/ Technology

Sky’s 3D channel launch a washout

Sky 3D logo

Both Sky and Virgin launched 3D channels last week, but a lack of decent content turned viewing into a bit of a damp squib. So when will 3D content start living up to the promise?

Sky launched its 3D channel last week and golf’s Ryder Cup was scheduled to showcase all that the new dimension in TV had to offer. Unfortunately for Sky, the rain set in and the tournament’s opening day was dogged by bad weather and the ensuing interruptions.

It was bad news for Sky, bad news for golf and also a bad ad for 3D. When a cricket match is suspended due to bad weather, it’s easy for producers to dig out some archive footage to play in lieu. But as there aren’t any archived 3D clips lying around, viewers were instead subjected to interviews with players in a studio, filmed in 3D.

What’s Virgin got on offer?

It was hardly a compelling reason to don a pair of 3D goggles, and certainly not worth the £2,000 3D TV investment. Still, at least there was a 3D insect documentary and a little 3D Premier League football to enjoy, which is more than the 3D alternative from Virgin had to offer.

Virgin, unannounced until the very day, launched its 3D film on-demand service two days prior to the launch of Sky’s 3D channel. But perhaps the lack of brouhaha was indicative of the fact that there really was nothing to shout about.

Virgin’s initial 3D offering was StreetDance 3D for £5.99, with ‘blockbusters’ such as Garfield’s PetForce 3D and Despicable Me 3D set to follow in the coming months.

Don’t get your 3D glasses out yet

Complaining of the lack of decent 3D content is beginning to sound a bit like a scratched record, but it still rings true. And I wonder if there are any 3D TV owners out there who can yet say they’re pleased with their purchase.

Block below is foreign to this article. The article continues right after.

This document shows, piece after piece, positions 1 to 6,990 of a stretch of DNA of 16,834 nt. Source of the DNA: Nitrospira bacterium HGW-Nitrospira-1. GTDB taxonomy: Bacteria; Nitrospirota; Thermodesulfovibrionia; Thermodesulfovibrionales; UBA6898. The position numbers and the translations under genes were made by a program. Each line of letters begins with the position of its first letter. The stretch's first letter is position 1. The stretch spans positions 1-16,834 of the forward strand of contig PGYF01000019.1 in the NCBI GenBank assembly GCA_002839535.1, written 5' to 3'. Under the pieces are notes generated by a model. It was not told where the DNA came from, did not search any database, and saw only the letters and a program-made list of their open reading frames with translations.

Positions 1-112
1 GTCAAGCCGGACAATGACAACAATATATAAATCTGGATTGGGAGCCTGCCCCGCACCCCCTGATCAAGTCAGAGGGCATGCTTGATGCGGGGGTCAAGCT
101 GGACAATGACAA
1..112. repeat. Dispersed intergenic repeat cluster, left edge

I’ve seen some great content that’s better for being shot in 3D rather than 2D, but it’s quite thin on the ground. In time, I see 3D technology appearing on more reasonably-priced TVs, leading to an upward market penetration, however this won’t be indicative of its success.

How often people take the 3D specs out of their drawer will show its true worth, but with the current 3D film schedules and studio-based interviews, there’s little reason to do so right now.


The thing that seems so weird about these launches to me is that they seem unnecessarily early. You might say it’s a case of driving demand – that nobody will make 3D content until there are TVs capable of watching it, and that nobody will make TVs capable of watching it until there’s 3D content.

The reason this thinking is so misjudged is that clearly there is a vector for 3D content to be seen – it’s really taken off in the cinema recently – so 3D content is being made. The broadcasters could sit around and wait till there’s enough content available, and then launch a channel – or even just launch 3D VOD offerings with what there is.

Can anybody explain – apart from ‘being first’ – why the rush to launch 3D channels?

Herp Derp says:
4 October 2010

Herp di derp de diddly derp.

Help, we’ve been attached by an internet meme! Have you got anything of more value to add?

johpal says:
5 October 2010

Sky seem to think I’m going to be enticed to buy their “world” package for the privilege of seeing effectively standard definition, 3D pictures. Wrong! I may pay say, £1 extra for 3D movies, but I’m happy to save my cash and wait for the trickle of 3D blu-ray disks coming out between now and Christmas. Greedy Sky.

Now that every TV in the shop is HD and Sky has 50 HD channels, both the manufacturers and Sky need to find something new to support their growth. You can expect to see lots of failed features in the near future as they thrash about trying to find anything other than better content to attract the punter. Until the content owners/ rights holders stop strangling distribution that is, then there will be a rush of new content and access to that will be the new feature (and justify the new Sky package or TV supporting access). You can watch House just days after the US, why after? Ask the rights holder’s lawyer.

Jason Shouler says:
18 February 2011

I think I prefer VirginMedia’s approach of paying on demand for 3D films

It’s quite a saving on going to the cinema (far more so with a largish family) and it’s certainly very enjoyable!